Travel is synonymous with the word discovery and it also applies to horse racing. My role as a racing journalist has given me the opportunity of being able to acquaint myself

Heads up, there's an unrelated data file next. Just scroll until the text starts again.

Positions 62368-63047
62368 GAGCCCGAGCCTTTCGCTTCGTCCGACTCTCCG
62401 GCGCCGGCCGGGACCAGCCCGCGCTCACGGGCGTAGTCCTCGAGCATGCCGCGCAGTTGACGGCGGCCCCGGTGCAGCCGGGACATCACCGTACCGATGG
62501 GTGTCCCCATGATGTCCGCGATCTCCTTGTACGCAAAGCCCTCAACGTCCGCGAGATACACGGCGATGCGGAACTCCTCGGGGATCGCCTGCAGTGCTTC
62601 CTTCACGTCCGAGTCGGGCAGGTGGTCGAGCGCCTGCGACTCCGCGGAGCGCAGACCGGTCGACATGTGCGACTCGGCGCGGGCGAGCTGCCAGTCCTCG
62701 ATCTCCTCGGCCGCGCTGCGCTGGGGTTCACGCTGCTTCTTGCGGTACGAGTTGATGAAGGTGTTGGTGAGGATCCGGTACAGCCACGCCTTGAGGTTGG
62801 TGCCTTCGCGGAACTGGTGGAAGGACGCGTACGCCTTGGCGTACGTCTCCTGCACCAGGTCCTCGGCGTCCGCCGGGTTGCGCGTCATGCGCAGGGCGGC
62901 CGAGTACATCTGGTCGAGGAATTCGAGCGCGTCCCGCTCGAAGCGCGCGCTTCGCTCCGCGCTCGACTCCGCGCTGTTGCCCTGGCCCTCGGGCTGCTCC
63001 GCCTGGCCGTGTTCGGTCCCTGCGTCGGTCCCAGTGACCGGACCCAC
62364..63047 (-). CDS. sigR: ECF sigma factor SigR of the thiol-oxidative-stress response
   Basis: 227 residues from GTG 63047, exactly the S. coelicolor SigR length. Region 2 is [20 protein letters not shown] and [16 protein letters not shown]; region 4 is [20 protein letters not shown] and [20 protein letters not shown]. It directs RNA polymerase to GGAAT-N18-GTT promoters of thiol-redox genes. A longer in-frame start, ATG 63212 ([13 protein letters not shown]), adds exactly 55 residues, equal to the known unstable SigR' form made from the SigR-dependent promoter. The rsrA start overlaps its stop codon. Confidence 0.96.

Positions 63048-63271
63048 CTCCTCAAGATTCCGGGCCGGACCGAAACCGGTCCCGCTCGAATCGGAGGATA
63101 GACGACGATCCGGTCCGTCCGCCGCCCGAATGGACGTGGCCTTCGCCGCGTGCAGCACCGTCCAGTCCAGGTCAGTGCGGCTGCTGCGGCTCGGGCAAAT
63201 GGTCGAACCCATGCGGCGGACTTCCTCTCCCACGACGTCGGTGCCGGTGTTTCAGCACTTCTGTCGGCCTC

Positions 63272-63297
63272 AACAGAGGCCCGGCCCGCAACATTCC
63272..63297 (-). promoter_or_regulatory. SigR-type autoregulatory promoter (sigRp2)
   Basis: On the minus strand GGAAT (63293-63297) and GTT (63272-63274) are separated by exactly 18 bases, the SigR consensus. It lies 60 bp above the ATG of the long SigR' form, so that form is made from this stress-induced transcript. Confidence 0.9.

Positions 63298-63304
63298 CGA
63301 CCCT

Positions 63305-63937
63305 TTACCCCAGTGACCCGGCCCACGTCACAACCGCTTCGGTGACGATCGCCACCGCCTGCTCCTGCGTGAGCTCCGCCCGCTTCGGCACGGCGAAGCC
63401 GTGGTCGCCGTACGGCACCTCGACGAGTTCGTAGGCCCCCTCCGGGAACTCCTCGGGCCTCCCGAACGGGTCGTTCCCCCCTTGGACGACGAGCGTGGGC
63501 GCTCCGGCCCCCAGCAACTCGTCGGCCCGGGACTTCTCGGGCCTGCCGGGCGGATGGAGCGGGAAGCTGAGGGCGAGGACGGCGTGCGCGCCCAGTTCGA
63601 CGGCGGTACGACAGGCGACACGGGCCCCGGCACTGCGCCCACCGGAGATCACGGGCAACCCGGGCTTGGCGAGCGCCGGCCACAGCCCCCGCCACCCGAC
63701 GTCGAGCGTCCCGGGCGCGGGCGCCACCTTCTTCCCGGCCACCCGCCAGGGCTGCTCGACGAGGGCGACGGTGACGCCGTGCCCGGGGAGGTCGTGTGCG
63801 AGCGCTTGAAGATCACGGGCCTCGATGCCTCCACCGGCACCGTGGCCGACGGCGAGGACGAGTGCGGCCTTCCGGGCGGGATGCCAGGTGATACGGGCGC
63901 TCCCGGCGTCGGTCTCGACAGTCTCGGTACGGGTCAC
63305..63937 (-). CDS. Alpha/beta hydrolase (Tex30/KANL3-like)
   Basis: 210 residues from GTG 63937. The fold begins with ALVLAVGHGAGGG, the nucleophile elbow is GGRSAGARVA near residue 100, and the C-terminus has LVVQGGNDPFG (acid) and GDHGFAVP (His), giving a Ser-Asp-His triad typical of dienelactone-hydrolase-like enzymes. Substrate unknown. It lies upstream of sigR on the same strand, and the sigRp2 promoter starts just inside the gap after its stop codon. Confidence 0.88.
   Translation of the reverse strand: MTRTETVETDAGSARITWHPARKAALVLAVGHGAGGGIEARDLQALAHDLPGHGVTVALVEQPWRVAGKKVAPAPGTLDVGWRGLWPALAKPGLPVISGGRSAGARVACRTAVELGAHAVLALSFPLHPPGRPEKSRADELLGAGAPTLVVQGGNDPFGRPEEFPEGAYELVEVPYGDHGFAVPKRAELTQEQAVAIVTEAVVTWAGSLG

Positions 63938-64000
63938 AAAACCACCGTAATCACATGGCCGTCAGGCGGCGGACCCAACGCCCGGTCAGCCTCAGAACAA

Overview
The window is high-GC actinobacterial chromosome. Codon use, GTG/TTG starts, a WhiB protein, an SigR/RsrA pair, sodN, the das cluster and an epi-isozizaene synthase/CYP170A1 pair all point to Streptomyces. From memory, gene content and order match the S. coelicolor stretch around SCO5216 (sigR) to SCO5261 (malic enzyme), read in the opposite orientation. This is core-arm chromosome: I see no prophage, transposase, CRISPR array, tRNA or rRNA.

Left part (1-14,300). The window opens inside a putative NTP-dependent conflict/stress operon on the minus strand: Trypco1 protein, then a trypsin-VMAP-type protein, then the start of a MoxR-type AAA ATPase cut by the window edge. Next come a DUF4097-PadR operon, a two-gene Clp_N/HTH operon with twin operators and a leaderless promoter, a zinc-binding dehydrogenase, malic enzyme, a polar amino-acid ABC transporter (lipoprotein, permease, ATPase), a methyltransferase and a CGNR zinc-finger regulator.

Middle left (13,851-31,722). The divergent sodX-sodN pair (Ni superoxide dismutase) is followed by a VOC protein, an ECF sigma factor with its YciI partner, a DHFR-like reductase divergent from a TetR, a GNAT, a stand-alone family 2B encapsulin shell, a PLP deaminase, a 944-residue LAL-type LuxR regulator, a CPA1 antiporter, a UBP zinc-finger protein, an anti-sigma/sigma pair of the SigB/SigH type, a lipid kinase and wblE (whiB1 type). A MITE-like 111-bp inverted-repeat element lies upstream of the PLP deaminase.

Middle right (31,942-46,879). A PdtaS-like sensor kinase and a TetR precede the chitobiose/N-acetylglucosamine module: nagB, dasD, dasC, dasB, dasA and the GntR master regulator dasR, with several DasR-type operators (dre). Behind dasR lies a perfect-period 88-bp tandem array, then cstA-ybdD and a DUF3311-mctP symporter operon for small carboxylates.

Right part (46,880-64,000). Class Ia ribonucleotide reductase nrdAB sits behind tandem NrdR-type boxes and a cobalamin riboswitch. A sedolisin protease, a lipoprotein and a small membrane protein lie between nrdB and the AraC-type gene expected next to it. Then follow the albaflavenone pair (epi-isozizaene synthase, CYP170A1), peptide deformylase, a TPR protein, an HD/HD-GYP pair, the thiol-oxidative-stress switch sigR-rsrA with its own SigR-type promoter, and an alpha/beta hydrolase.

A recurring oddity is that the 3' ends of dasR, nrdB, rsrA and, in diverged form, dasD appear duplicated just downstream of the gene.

with a number of racetracks, and enabled me to savour some of the world’s great races. I’ve also attended a number of H.H. The Amir Sword Festivals. On each of my Qatari visits, I’ve been able to acquaint myself, little by little, with the unique nature of the local racing scene. Granted the global tendency towards convergence, one must also praise the efforts of those intent on retaining their own identity, which includes the preservation of their own way of life and language. Horse racing has been ingrained in local culture over several decades. Furthermore, there is no question of simply cutting and pasting the racing models prevalent in Europe and the US. For the people of the Emirate have been responsible for the ‘Orientalism’ of racing. Doha racecourse is a lot different to what we are used to in Europe. It’s not huge and, from the outset of daybreak, an impressive number of horses can be seen on the training tracks. On the very big occasions, the ambiance is an ‘electric’ one. It could also be described as impressive. Despite this, and a lack of maturity was a big factor, several European runners on the Saturday H.H. The Amir Sword Festival card lost their races in the preliminaries. They had to contend with a grandstand packed to the rafters, and by an excitable crowd whose appetite is also whetted by the invariable duels involving young riders in the private horse races which take place between the eight events on the card. At around 4.30 pm, the tension levels rose a notch, and coincided with the running of the feature race, the H.H. The Amir Sword (Gr1 PA). The presence of the Emir, complete with his impressive security set-up, was a contributory factor. Above all, however, and you can almost feel it, is the immense pressure heaped upon the shoulders of the ten runners. Consequently, the behaviour of the packed crowd also changed as a result. Everyone is weighing up the extent of their chances, given that they are facing Ebraz (Amer) in this big stamina test for PA horses. In the event of victory, he will enter the annals of history for two reasons: as no PA horse had ever won the H.H. The Amir Sword three times, or completed the PA Triple Crown sweep. The latter was considered a near impossible feat in theory. During the running of the race, I found myself rather surprisingly tapping my feet, and willing on a horse who isn’t mine. Furthermore, the horse delivered. The whole Al Shahania team let their feelings rip. Was it through happiness? Through relief? Or a combination of both? I simply don’t know. In both instances, the intensity of their emotional outpourings was incredible. It was certainly a reflection of the racing achievement, and the thousands of working hours which it represents. For those racing aficionados and lovers of PA racing should make a point of attending the H.H. The Amir Sword Festival at least once!
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